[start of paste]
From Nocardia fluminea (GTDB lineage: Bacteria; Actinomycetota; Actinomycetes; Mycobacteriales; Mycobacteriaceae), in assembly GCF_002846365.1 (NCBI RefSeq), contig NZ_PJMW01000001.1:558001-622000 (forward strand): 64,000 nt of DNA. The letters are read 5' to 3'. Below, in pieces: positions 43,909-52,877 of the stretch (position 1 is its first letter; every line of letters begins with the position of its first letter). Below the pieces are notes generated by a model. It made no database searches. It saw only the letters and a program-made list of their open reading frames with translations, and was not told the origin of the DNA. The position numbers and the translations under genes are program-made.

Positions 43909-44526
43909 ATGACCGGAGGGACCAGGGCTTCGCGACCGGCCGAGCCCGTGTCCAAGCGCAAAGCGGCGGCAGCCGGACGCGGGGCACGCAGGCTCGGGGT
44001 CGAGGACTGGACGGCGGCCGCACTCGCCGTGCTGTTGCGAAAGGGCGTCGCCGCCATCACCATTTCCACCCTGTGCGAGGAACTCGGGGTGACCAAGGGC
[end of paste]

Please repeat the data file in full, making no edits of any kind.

From Nocardia fluminea (GTDB lineage: Bacteria; Actinomycetota; Actinomycetes; Mycobacteriales; Mycobacteriaceae), in assembly GCF_002846365.1 (NCBI RefSeq), contig NZ_PJMW01000001.1:558001-622000 (forward strand): 64,000 nt of DNA. The letters are read 5' to 3'. Below, in pieces: positions 43,909-52,877 of the stretch (position 1 is its first letter; every line of letters begins with the position of its first letter). Below the pieces are notes generated by a model. It made no database searches. It saw only the letters and a program-made list of their open reading frames with translations, and was not told the origin of the DNA. The position numbers and the translations under genes are program-made.

Positions 43909-44526
43909 ATGACCGGAGGGACCAGGGCTTCGCGACCGGCCGAGCCCGTGTCCAAGCGCAAAGCGGCGGCAGCCGGACGCGGGGCACGCAGGCTCGGGGT
44001 CGAGGACTGGACGGCGGCCGCACTCGCCGTGCTGTTGCGAAAGGGCGTCGCCGCCATCACCATTTCCACCCTGTGCGAGGAACTCGGGGTGACCAAGGGC